Give the poor a voice as well.

A recent story on LinkedIn caught my attention.  In it, the author narrates how he had written and published a story in a newspaper in Lagos, Nigeria, featuring a poor man who, years later, came looking for him to thank him for giving him a voice. That brought to mind a similar story I wrote about a watch-repairer in Jakiri, a town in the northwestern region of English-speaking Cameroon. My wife and I were travelling to our village of Nkar a few miles north of Jakiri. We arrived on the Jakiri market day and stopped to buy a few things.

I saw a watch-repairer sitting on a stool behind a small table with a small wooden box nearby. Occasionally, he would dip his hand into the wooden box, rummage through it in search of a tiny part for the watch he was repairing.  I decided to talk to him because I could see a good story for the Catholic weekly, L’Effort camerounais, where I was the editor-in-chief of the English edition.  We were always looking for people like him, the struggling masses, the lumpen-proletariat, to highlight their efforts for praise.  People without a voice, who live at what Pope Francis calls ‘the peripheries’ of our lives and cities.

I greeted him, introduced myself as a journalist and told him I would like to talk to him about watch-repairing.  I doubt that he clearly understood what I wanted but he was willing to talk.  He said he learnt watch-repairing as a young man from an Igbo man in Bamenda. Several years later, he came back to his village, took to subsistence farming but never gave up watch-repairing, which was a passion for him.  Those were the days before cellphones rendered watches practically irrelevant to many people in Cameroon today.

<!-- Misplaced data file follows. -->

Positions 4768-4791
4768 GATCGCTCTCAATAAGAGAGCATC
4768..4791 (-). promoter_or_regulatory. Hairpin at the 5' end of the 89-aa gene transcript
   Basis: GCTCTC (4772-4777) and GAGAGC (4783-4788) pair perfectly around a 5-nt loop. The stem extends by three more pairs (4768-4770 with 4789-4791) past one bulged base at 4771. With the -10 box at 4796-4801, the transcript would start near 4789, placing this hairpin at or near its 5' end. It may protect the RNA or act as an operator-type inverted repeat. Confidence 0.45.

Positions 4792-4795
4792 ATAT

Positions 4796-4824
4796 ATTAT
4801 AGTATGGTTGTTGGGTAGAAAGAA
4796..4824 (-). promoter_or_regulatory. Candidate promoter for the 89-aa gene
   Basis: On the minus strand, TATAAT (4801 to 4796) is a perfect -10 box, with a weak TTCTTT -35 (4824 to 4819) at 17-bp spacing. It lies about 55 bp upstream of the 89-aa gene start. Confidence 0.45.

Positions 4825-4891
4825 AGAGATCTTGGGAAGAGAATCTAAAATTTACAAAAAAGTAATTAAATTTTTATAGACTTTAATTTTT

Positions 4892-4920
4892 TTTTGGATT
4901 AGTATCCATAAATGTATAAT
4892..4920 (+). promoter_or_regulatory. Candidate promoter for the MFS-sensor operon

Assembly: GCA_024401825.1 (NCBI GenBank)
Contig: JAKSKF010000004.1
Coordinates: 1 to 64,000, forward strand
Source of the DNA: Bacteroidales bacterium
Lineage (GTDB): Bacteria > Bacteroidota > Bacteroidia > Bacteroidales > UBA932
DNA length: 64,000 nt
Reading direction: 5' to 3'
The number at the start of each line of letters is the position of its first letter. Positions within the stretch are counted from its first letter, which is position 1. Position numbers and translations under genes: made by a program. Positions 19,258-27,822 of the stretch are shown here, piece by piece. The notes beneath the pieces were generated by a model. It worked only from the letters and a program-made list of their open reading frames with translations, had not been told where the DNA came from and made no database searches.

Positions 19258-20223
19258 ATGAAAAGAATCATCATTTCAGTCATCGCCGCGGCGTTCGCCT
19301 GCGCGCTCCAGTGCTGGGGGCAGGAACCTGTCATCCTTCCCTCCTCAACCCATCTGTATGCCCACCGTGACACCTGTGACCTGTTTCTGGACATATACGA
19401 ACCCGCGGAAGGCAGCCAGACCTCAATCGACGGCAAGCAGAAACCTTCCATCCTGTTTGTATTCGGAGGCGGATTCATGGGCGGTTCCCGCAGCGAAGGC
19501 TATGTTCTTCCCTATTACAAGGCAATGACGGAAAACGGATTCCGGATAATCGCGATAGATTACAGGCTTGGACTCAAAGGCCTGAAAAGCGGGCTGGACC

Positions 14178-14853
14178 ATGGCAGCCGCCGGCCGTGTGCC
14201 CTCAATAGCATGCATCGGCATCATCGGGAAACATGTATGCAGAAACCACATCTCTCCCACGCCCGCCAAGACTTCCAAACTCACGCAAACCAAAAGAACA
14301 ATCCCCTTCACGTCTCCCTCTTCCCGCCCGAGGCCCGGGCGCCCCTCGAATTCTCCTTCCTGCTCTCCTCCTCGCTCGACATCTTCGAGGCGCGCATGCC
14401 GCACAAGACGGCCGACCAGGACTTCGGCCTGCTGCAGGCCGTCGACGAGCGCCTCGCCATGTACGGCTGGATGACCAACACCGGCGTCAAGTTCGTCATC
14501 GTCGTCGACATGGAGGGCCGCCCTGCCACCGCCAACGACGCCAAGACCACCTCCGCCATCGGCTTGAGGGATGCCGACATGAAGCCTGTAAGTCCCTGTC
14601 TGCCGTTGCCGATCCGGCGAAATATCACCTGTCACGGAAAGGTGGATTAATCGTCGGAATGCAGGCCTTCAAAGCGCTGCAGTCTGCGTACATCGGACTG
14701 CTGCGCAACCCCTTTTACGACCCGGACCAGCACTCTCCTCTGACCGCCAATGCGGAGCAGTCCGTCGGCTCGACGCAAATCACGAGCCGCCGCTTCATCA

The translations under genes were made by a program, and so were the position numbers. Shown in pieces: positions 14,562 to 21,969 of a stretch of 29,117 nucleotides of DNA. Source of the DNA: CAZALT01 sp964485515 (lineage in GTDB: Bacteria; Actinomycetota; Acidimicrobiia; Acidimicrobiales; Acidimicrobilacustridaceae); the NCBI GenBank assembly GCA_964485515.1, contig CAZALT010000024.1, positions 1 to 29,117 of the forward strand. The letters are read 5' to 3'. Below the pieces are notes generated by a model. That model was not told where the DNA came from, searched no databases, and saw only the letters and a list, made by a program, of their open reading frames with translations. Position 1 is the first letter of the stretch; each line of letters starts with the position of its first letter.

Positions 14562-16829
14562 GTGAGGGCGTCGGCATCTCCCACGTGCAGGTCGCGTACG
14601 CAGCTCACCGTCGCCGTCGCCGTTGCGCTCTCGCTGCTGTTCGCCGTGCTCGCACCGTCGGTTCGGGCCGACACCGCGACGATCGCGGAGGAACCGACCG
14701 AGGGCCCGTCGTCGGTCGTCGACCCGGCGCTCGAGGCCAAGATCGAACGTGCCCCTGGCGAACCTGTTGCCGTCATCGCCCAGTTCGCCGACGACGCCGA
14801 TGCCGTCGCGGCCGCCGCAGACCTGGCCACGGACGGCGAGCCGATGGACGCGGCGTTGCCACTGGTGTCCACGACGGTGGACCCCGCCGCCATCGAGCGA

I asked how much he made on a good day and he said a few hundred francs CFA, just enough to buy food, mainly meat, for his family at the end of the market day.  He and his wife, like everyone else in the village, relied on subsistence farming for a living.

I took out my camera and took pictures of him for the story I later wrote, which covered barely a quarter of a page.  I sent a copy of our newspaper to him through my brother, who had come to Douala on a visit.  He later told me how excited the man had been, especially when he saw his picture in the newspaper.

Nearly a year later, we were again on our way to visit our families and it was another weekly Jakiri market day, and the watch-repairer was at work, as diligent as ever.  I walked up to him and asked him if he remembered the man who wrote an article about him in the newspaper.  He immediately recognised me, dropped the watch he was working on, jumped up and warmly hugged me. He thanked me for making him a ‘celebrity’ around Jakiri where more people had bought that issue of our newspaper just to see what was said about him.  He thought it had also positively impacted his business as more and more people were now bringing their watches to him for repairs.

I was soon surrounded by a small crowd, who came to see the man who had put their friend in the newspaper.  One fellow, a palm-wine cup in hand, and already swaying from side to side under the influence of alcohol, grabbed my arm and asked me to write about him as well. All those around burst out laughing; some began to taunt him, asking what he had ever done in life, except drink himself silly.   “Yes, I want him to write my own story. Let him write that I love palm-wine; that I love kolanuts as well; that I have seven children; that I am planning to marry a second wife, a tall Bamum woman, as light as an albino.”   He would have gone on and on had someone not pushed him away from me.  But, all said and done, I was happy that a simple story in our newspaper had brought so much joy, not only to the watch-repairer, the subject of the story, but to his family and friends as well.  Yes, the poor do deserve to be heard as well.

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